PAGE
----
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ATPase activities and autolysis of kuruma prawn Penaeus japonicus muscle proteins


 Soottawat Benjakul1*, Wonnop Visessanguan2, Tanong Aewsiri3, Munehiko Tanaka4,

Mehdi Nikoo5


1Department of Food Technology, Faculty of Agro-Industry, Prince of Songkla University, Hat Yai, Songkhla, 90112, Thailand

2National Center for Genetic Engineering and Biotechnology, National Science and Technology Development Agency, 113 Phaholyothin Road, Klong 1, Klong Luang, Pathumthani,12120, Thailand

3Food Science Division, Institute of Agricultural Technology, Walailak University, Nakornsrithammarat, 80160, Thailand

4Department of Food Science and Technology, Tokyo University of Marine Science and Technology, Konan 4, Minato, Tokyo 108-8477, Japan

5Food Laboratory, Mazandaan University of Medical Sciences, Sari, Iran


Received: 22 January 2011; Accepted: 2 March 2011




Ca2+-, Mg2+-, Mg2+,Ca2+- and Mg2+-EGTA-ATPase activities of natural actomyosin (NAM) from kuruma prawn (Penaeus japonicus) at different temperatures were determined. The maximal activities of all ATPase were observed at 35 °C and subsequently decreased with increasing temperatures. The loss in Ca2+-sensitivity was noticeable as the temperatures increased, suggesting the denaturation of regulatory proteins. The autolysis of kuruma prawn muscle was also investigated at different temperatures. The maximal autolytic activity was found at 60 °C. NaCl at higher concentrations exhibited the greater inhibitory effect toward autolysis. Metalloproteinase inhibitors including 1,10-phenanthroline, EDTA, EGTA and pyrophosphate at the range of 1-10 mM could inhibit the autolysis of kuruma prawn muscle as evidenced by the lower trichloroacetic acid-soluble peptide content and more myosin heavy chain (MHC) band intensity retained. The result suggested that heat-activated metalloproteinases involved in the autolysis of kuruma prawn muscle at the elevated temperatures.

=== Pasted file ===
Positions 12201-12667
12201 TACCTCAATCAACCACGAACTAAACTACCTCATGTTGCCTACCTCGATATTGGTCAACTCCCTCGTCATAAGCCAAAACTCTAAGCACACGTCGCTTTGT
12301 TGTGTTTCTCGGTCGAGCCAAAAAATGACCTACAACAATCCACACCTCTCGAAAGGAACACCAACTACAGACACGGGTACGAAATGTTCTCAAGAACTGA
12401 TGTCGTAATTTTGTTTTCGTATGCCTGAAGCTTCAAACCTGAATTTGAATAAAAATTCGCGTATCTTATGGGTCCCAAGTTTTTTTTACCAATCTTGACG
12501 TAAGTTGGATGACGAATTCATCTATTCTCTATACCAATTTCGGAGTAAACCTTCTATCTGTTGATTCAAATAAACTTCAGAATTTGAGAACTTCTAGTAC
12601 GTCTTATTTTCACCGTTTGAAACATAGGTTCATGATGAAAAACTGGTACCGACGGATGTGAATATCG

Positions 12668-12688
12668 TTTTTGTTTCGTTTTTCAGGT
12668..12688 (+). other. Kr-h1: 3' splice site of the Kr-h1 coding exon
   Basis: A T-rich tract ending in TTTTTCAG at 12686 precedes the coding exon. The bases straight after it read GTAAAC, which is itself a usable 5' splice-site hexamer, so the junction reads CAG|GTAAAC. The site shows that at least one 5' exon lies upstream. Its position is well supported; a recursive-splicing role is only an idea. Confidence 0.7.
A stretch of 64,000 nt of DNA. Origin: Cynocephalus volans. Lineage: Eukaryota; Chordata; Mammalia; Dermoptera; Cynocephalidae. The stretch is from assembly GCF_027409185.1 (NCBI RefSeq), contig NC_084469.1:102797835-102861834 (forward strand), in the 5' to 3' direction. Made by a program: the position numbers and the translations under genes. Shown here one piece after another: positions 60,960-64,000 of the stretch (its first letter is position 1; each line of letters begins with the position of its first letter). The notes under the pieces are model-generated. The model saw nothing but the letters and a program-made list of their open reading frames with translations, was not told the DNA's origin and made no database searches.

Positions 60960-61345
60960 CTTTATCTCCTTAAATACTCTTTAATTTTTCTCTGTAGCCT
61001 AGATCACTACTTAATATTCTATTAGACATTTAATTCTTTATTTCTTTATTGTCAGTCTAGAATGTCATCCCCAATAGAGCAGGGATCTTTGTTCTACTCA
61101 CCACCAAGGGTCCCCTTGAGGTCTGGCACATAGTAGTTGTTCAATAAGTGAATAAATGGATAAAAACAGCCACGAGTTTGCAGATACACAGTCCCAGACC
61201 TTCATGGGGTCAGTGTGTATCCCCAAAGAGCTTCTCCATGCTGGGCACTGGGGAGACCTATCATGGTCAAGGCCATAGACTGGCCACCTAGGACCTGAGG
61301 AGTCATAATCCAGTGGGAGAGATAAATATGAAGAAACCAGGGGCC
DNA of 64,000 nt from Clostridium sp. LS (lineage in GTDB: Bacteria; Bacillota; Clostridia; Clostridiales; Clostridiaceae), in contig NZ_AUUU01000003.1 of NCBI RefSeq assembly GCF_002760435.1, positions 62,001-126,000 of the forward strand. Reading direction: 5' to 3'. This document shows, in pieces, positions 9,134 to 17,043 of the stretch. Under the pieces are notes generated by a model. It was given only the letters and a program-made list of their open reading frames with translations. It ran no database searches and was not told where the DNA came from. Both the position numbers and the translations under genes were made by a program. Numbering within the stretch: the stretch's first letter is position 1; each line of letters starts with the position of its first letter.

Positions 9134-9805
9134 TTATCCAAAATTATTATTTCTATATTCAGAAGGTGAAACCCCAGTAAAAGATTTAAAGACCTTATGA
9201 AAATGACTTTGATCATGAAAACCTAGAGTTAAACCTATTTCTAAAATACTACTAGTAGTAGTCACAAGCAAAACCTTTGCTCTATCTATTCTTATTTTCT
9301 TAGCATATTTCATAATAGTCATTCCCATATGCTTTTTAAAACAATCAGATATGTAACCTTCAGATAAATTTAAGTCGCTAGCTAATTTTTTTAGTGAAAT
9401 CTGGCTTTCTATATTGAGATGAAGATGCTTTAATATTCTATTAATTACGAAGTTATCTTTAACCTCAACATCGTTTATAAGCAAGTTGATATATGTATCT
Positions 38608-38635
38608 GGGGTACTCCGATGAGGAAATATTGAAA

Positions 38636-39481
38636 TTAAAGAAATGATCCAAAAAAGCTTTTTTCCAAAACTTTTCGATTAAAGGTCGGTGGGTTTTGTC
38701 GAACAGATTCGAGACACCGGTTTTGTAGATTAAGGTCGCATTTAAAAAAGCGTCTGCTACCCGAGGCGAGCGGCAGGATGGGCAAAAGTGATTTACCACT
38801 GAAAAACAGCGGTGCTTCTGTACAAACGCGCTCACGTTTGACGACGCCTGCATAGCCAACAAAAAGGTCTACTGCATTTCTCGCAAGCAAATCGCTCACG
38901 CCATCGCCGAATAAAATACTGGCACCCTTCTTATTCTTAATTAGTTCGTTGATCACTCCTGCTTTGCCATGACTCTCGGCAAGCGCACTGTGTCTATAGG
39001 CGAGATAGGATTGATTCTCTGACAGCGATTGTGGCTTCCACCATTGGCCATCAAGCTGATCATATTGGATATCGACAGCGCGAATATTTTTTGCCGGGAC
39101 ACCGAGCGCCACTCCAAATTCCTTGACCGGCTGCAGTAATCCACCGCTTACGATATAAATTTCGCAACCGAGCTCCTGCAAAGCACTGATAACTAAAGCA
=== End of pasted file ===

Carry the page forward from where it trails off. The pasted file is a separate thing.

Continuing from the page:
Keywords: ATPase, Natural actomyosin, Prawn, Muscle, Autolysis, Proteinase

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© 2011, IAU, Tonekabon, IAR-11-1106.


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